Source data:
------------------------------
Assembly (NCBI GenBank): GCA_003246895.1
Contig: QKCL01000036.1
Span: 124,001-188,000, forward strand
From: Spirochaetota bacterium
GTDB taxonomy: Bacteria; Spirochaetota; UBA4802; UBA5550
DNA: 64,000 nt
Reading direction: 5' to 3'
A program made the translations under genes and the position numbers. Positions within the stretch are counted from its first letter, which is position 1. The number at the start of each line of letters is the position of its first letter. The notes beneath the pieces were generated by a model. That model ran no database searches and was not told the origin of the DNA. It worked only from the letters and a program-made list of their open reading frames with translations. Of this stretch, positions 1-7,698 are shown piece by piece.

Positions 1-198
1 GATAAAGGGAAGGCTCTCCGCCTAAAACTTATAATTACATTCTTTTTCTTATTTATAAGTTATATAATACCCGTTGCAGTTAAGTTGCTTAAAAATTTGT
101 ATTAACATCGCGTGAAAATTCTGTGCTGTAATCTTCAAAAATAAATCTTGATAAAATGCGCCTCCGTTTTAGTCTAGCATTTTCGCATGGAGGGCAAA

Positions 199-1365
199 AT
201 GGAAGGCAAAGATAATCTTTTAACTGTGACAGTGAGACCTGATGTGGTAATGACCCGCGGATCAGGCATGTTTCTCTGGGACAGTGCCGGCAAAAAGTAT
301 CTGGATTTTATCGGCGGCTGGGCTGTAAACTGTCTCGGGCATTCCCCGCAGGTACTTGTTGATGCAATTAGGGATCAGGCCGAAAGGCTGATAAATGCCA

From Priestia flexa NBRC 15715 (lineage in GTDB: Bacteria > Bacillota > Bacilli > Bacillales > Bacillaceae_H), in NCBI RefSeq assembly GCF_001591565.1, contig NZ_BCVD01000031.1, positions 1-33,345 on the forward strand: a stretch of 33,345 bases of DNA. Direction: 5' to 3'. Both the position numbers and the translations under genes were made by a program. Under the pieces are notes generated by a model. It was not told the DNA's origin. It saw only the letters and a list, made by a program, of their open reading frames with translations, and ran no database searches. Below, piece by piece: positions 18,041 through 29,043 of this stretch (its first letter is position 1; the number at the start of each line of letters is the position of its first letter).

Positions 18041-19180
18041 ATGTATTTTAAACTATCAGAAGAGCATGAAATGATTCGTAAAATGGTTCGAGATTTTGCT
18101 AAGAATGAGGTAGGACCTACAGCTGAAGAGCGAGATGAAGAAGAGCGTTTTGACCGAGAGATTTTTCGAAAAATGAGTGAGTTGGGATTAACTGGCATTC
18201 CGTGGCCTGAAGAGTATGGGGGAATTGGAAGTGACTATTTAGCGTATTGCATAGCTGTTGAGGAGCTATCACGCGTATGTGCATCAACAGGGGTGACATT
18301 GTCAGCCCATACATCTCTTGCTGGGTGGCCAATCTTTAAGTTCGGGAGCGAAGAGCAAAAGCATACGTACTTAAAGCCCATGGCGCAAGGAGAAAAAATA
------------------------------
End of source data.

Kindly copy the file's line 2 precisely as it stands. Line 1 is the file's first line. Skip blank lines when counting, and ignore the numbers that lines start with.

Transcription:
Contig: QKCL01000036.1